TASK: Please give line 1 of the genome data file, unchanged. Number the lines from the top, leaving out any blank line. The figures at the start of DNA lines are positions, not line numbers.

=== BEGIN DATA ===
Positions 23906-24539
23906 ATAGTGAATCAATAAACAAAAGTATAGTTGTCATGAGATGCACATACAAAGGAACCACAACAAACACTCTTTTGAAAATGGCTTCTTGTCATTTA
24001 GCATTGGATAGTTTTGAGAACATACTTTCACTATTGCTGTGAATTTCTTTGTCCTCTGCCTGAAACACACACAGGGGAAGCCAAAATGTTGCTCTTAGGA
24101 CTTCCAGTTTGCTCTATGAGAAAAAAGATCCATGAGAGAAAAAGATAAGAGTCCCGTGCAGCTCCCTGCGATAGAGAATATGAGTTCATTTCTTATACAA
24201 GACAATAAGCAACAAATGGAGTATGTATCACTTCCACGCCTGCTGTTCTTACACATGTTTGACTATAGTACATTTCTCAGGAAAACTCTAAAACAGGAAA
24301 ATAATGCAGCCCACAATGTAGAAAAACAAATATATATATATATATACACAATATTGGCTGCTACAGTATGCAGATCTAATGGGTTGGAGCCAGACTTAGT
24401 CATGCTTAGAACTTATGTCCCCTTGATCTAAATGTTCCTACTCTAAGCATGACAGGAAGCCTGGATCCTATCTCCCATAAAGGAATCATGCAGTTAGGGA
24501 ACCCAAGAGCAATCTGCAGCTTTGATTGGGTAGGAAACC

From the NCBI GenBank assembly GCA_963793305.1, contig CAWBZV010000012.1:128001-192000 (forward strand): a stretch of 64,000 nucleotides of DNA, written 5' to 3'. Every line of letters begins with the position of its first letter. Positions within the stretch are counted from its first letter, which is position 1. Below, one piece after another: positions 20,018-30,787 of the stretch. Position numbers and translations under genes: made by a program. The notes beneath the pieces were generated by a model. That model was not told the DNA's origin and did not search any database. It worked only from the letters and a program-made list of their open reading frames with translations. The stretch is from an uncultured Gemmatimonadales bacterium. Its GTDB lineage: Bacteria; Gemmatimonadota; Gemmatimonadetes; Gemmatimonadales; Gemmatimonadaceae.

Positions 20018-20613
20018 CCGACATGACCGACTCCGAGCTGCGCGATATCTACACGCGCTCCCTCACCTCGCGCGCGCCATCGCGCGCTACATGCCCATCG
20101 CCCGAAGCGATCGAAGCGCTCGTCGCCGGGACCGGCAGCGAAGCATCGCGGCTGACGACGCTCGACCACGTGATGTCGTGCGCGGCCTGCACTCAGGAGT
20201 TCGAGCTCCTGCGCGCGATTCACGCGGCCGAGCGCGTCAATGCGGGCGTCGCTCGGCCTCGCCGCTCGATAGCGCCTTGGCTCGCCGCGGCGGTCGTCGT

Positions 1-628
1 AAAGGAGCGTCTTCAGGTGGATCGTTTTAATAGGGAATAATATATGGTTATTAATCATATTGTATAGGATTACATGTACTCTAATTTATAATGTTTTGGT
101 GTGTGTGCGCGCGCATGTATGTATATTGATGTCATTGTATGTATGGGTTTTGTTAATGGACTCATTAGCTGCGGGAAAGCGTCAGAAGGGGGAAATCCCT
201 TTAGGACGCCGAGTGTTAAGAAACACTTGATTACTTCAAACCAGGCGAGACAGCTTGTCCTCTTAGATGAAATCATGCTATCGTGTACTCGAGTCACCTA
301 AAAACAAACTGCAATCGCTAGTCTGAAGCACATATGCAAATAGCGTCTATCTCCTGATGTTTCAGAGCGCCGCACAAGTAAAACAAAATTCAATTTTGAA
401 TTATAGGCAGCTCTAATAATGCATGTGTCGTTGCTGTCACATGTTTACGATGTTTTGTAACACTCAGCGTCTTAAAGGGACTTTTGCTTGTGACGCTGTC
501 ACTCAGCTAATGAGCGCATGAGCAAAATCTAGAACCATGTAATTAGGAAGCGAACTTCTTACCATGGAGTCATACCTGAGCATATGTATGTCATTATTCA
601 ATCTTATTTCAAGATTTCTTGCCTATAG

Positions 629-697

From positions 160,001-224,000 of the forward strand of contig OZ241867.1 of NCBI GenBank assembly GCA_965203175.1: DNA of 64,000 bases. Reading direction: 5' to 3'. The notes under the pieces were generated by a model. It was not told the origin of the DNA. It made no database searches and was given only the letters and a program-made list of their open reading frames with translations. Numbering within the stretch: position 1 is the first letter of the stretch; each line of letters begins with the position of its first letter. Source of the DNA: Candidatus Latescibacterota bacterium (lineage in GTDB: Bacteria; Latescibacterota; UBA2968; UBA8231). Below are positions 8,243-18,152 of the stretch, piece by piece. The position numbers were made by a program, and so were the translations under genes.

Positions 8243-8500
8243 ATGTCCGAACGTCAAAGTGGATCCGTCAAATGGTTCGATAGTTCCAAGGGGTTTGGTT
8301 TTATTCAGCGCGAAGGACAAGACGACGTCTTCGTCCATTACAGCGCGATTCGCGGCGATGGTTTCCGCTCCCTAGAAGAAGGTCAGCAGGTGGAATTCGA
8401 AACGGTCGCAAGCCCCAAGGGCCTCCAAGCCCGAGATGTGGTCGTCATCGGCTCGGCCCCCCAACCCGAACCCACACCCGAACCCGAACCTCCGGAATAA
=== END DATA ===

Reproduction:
Positions 23906-24539